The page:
15 Comments to “Bringing Monticello Home”
  1. Sue on August 13, 2010 at 5:17 am

    I wanted to bring home a very unusual cactus from Mesa, AZ but hubby wouldn’t let me buy it…we were on day 5 of a 30 day trip. I guess he was right, but I sure do wish I had it!
    And I have to say, I’m with you on buying that cloche. Very beautiful, but I wouldn’t feel right spending that kind of money on one small item. Much better deal with the plants! (but if someone GAVE you one for Christmas, how cool would THAT be!)

    Reply to Sue's comment

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  3. Bell Pepper on August 13, 2010 at 8:33 am

    While I was at the Hoover Dam I happened across a dried Rose of Jericho plant, sometimes called a Century Plant, in the gift shop. It had nothing to do with the Hoover damn but I bought it anyway. So most of the time it collects dust but at christmas i put it in a bowl of water and it opens up nicely. Best of both worlds?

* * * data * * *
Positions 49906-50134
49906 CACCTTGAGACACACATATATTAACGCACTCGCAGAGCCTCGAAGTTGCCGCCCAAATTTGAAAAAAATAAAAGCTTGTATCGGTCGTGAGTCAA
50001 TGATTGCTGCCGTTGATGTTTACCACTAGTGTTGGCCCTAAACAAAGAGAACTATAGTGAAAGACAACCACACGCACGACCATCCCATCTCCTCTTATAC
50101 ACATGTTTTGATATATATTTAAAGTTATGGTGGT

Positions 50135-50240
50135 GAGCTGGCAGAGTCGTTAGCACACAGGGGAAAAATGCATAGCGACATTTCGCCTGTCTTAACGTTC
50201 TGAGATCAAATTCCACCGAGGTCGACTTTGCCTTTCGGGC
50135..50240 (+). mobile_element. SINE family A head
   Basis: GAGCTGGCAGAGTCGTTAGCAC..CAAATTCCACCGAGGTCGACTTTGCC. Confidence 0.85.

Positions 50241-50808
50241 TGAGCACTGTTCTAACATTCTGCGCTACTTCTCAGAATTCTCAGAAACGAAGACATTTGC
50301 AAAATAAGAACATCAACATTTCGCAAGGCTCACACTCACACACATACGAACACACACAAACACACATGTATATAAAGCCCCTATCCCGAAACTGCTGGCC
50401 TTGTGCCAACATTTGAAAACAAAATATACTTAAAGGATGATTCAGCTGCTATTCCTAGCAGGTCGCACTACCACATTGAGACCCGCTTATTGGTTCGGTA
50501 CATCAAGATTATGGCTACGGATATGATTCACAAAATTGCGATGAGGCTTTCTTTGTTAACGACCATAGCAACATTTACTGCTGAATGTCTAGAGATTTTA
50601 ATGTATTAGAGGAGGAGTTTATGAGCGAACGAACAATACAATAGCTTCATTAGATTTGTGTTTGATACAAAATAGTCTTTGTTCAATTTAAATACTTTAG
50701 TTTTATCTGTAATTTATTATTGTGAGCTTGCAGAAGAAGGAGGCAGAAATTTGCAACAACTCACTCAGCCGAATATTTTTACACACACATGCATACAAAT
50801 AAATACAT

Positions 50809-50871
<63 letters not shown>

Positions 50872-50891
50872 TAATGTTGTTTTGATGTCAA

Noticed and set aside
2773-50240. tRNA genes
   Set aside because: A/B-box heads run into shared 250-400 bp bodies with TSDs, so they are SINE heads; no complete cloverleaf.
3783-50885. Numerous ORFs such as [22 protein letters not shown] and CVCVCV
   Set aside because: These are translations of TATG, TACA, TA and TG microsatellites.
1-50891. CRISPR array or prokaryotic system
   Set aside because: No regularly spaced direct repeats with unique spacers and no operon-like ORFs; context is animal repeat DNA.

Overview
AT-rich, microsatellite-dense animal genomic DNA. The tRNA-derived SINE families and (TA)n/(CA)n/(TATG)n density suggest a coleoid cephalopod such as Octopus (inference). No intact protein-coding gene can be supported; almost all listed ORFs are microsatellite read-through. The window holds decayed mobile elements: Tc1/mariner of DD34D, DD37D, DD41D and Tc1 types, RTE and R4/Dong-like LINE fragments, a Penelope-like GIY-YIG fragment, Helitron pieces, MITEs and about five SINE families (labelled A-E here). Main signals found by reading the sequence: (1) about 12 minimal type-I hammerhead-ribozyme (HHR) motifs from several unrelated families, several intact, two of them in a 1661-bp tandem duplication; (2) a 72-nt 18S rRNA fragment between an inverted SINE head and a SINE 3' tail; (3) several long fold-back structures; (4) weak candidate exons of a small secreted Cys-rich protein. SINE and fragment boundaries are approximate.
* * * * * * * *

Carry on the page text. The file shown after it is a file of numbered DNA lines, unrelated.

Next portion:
Reply to Bell Pepper's comment

  4. Turling on August 13, 2010 at 10:05 am

    125 dollars!!??!!?? US Dollars??!!??!! That’s highway robbery. I’m glad you refrained.

    Safe to say, I have never purchased a plant while travelling on vacation. Now, I have purchased many bottles that contain plants that have gone through a fermenting or distilling process, but it never occurred to me to buy an actual plant.

    Reply to Turling's comment

  5. MAYBELLINE on August 13, 2010 at 10:39 am

    I buy plants locally that can prove they can take the conditions. No wonder you can hardly wait for spring. i think I would nut up having to bring plants inside.

    Reply to MAYBELLINE's comment